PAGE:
State Notes Increase in Accidental Pediatric Poisonings Related to Cannabis Products

File photograph. (Image licensed by Ingram Image.)

State officials are seeing an increase in pediatric exposure to cannabis products, and there is an effort afoot to respond with a public information campaign.

“We really feel as if like much more information needs to be out there,” Patricia Henley of the Department of Public Health said Monday morning.

Henley told fellow members of a Cannabis Advisory Board Public Health Subcommittee that officials received 210 calls in 2020 about “accidental pediatric poisonings” involving cannabis edibles or flower. “Essentially what our Injury Prevention Program has been seeing is an increase in pediatric exposure to cannabis products,” she said.

She added, the state Office of The Child Advocate noted an increase in reporting of suspected abuse and neglect “because of pediatric cannabis exposure.”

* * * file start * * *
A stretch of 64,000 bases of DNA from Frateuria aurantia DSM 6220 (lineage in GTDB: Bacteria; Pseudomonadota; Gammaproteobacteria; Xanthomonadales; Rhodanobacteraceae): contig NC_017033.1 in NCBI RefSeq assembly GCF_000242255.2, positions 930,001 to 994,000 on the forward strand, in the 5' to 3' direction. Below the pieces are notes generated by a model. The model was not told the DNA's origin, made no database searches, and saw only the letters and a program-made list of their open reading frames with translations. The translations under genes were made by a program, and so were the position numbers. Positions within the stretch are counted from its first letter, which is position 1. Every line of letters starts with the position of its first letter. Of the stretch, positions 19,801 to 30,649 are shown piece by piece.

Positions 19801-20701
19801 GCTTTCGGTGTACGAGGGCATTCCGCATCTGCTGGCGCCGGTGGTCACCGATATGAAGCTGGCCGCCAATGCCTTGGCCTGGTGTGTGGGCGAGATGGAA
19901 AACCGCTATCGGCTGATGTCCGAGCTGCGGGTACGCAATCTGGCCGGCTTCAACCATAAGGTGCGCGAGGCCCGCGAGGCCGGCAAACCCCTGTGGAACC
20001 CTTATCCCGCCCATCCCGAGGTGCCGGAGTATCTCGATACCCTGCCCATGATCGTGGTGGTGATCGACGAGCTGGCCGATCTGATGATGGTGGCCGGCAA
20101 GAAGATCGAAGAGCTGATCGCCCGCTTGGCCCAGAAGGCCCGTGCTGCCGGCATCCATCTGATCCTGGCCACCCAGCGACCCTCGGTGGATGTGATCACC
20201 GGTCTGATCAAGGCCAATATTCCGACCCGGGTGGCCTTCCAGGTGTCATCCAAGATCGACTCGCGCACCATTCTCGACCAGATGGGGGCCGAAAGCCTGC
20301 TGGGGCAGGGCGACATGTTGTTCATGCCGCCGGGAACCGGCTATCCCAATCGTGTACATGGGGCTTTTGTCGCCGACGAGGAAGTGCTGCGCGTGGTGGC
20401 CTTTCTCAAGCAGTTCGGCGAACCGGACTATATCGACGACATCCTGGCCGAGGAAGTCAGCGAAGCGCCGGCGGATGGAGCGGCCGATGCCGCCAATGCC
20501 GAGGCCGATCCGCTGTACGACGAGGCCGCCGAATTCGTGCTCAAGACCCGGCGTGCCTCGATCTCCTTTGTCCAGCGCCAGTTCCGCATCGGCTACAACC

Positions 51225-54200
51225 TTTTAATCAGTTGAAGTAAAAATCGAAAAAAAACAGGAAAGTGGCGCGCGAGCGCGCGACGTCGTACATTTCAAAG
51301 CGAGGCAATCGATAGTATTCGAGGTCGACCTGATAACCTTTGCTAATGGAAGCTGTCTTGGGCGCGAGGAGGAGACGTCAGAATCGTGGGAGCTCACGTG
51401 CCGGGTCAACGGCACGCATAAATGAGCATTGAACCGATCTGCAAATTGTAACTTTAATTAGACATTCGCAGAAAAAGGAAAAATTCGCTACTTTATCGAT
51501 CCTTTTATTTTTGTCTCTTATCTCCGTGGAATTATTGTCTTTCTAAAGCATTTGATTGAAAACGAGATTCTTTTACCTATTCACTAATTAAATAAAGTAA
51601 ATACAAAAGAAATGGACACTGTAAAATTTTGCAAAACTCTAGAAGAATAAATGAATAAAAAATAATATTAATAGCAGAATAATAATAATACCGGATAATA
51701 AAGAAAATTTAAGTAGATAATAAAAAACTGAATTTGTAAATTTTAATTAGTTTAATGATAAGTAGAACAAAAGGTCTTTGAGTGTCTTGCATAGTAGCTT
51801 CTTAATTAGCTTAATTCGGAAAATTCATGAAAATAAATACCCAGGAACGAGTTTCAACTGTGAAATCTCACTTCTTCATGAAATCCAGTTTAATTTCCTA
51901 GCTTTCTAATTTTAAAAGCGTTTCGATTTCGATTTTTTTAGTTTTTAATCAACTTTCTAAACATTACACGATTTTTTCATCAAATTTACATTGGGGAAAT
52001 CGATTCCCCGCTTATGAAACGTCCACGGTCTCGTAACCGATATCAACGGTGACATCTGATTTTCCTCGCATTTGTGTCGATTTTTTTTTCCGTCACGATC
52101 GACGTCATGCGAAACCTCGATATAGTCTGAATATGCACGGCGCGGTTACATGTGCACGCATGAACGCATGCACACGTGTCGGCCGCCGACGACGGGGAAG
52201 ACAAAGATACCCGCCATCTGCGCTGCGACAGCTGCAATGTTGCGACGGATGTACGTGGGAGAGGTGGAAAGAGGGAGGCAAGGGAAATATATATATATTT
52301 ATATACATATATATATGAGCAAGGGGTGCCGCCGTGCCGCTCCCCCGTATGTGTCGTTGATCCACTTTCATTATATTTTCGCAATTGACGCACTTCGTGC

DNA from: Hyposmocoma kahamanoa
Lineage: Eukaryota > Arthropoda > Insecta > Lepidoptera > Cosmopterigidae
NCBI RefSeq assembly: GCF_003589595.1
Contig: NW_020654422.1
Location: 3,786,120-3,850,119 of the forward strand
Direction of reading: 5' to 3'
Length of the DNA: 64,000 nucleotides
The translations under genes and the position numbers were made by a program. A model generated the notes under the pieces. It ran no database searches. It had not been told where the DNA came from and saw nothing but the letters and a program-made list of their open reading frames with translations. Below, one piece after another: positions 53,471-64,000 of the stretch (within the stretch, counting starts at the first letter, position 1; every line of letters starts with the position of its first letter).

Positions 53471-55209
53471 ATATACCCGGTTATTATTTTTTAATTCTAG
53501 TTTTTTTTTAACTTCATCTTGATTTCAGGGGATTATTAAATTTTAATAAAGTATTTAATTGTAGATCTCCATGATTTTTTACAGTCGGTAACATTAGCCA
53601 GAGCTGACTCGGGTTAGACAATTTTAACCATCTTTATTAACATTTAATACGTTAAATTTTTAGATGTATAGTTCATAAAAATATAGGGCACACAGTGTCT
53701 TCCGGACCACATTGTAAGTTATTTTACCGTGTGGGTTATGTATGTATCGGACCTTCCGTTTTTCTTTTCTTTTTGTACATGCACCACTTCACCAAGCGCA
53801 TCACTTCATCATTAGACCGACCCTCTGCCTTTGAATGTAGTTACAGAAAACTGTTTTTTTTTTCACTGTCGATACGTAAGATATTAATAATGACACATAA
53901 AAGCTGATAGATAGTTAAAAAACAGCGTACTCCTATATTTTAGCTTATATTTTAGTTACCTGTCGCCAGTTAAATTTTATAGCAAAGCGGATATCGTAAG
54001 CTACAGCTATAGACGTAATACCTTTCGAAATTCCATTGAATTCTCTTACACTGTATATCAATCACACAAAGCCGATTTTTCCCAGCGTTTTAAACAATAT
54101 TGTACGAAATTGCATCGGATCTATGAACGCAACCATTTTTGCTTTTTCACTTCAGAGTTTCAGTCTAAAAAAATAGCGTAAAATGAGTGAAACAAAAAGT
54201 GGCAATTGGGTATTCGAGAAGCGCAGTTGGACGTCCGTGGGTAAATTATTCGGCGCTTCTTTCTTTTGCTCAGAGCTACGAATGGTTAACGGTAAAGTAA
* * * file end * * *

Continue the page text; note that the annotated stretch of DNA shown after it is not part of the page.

Henley said the Department of Public Health is developing a campaign to revise and update its educational materials, with a focus on responsible use, safe storage and exposure to secondhand marijuana smoke.

During a brief discussion, board members said Boston Children’s Hospital raised concerns about an increase in calls to the poison control line and suggested partnering with other organizations on messaging to parents, including the state chapter of the American Academy of Pediatricians.

Henley said that while the state has been spending money to develop a campaign, additional money may be needed to reach people with messaging.

Lawmakers are currently assembling a state budget for fiscal 2023, which begins on July 1. One board member said the Cannabis Control Commission had requested $1 million in public education funding, which could include a focus on “youth prevention.”

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